Total Control: Typical System

Total Control barely have to raise a finger to be pack-leading tastemakers these days, but have the still got what it takes to back up the hype?

- It was three years ago that Total Control dropped the excellent Henge Beat. With little self promotion and playing live as often as a lunar eclipse, the band still became one of Australia's most watched and anticipated acts. Now, satisfying the urges that they created with Henge Beat comes Typical System the band's second LP, does it measure up to the hype?

There were two elements that made Total Control such an appealing outfit. One was the immediacy the band used to create such a tense atmosphere, both live and on record, palpable in tracks such as See More Glass and last year's Sub Pop outing, Scene From a Marriage. On the new record it does feel as if some of this has been lost. Opener Bloody Glass packs about as much punch as chillwave in comparison to Henge's opener and a number of other tracks on here, instead of creating anticipation, follow much more of a traditional pop song format, exhibiting an obvious and frustrating constraint.

The second thing the band could really do is electronics, in the style of Gary Numan and Devo. Typical System hedges its bets, leading with 'tronics half the time and making a return to guitars for the other. Lead single, Flesh War, was, initially, confronting. It was so electronic and such a profound remove from Total Control's dark past, that if you put another band name on it, it would be completely overlooked by all the 'underground' aficionados. Similarly much of the other electronica here seems to be so stylised to the point of a complete disconnect from what the band has done before. Hunter is an exception: arpregiated synths coupled with Dan Stewart's repetitive vocal create this dark, moody world but the track falls down, latterly, fizzles out into essentially nothing. Then we get Safety Net which sounds as if it was lifted from MGMT's Congratulations. The only real difference is Stewart's voice and the occasional dolewave twang that comes with Al Montfront's guitar.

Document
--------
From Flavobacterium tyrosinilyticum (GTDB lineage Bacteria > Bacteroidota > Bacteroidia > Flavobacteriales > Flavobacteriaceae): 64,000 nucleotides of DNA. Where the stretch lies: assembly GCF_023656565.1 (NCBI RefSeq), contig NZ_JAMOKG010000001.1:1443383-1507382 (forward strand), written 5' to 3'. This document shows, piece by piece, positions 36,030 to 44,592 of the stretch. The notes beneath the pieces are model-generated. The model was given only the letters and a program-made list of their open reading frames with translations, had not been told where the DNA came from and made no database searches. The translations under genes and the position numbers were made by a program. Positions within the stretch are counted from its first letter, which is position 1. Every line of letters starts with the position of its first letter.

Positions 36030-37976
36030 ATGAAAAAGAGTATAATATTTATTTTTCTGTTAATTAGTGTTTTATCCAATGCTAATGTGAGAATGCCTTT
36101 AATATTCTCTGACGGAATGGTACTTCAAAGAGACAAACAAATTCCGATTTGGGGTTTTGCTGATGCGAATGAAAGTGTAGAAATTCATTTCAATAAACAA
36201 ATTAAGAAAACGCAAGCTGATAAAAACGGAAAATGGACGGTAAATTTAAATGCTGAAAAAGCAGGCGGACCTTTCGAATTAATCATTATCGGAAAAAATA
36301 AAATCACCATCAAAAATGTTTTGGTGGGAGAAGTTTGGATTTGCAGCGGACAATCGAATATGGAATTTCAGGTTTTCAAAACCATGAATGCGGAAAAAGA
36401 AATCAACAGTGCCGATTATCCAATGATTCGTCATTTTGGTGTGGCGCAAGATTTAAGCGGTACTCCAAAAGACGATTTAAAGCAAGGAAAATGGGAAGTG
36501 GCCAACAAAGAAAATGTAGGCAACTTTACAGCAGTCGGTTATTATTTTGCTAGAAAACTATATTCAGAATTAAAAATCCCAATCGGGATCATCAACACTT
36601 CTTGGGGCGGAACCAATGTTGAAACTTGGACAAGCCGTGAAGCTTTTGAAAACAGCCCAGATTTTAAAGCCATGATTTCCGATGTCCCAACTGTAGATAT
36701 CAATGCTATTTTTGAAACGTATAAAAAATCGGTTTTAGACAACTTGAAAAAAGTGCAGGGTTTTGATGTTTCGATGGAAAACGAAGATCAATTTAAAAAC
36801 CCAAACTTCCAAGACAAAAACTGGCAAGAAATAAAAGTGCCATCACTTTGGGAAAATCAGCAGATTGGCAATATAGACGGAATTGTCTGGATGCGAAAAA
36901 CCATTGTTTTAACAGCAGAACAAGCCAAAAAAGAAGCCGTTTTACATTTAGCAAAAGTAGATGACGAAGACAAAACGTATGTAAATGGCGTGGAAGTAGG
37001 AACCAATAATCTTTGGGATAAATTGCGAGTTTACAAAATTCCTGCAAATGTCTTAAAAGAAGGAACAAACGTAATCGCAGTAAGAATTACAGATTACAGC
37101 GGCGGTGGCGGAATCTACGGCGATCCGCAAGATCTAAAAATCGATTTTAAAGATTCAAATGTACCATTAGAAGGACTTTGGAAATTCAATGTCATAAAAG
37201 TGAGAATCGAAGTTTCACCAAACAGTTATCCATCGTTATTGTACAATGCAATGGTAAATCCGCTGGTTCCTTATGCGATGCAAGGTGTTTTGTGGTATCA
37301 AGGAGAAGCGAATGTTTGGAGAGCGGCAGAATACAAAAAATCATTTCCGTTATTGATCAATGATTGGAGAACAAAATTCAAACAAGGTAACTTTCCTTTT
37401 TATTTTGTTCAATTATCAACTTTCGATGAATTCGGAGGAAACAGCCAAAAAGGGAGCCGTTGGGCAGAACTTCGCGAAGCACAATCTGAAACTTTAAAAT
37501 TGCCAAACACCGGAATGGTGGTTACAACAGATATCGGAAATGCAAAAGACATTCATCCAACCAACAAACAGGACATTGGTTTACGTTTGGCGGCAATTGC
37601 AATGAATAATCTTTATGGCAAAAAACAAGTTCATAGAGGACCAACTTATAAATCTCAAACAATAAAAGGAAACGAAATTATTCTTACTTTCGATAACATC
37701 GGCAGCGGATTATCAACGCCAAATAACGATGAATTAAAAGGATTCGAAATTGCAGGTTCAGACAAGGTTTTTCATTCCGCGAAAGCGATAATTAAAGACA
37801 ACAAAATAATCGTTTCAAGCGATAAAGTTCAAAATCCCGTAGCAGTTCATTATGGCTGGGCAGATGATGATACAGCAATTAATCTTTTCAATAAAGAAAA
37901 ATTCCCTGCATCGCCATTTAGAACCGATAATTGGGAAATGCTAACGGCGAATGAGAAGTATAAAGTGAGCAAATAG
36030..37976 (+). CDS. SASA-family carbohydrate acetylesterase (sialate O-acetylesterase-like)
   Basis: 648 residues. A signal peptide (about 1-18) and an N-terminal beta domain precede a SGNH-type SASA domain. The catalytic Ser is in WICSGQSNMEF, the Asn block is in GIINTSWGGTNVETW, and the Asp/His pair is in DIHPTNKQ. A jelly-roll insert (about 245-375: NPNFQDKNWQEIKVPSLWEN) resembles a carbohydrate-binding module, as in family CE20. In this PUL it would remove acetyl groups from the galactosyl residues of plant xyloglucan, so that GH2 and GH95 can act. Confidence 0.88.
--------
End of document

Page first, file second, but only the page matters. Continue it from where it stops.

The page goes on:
The guitar tracks on here initially feel as if they have no life. Systematic Fuck sounds like deliberate pop fodder and Liberal Party -with its topical name and lazy delivery- just feels sloppy. Again, there are exceptions: Two Less Jacks is some of the best work the band have done, creating a wall of sound as its chorus hits. Expensive Dog is in the same league and recalls some of the shorter, finer moments of Henge Beat, while Black Spring is this hybrid of kraut drumming and an Angels-esque guitar riff; that track is the best thing on the record.

So, it's bad then? No. While Typical System upon first listen can fail to grab you the way that Henge Beat did, it is a slow burner. Older fans will actually have a tougher time coming to term with the departures than newcomers. This record feels as if it should have been the band's first album, the one that won over an audience so they could have used Henge Beat to tighten their style and craft a more specific audience. Unfortunately Typical System is just sloppy in places and not as satisfying as their past releases. There are strong parts that warrant a listen regardless of the short comings. Whatever its merits, Total Control are nothing if not vastly capable of controlling their own image: many will continue to say that the only things turning up in Total Control's toilet bowl, are coloured gold.

- Brad Armstrong.

Album Details

Album Title: Typical System
Artist: Total Control
Record Label: (Iron Lung)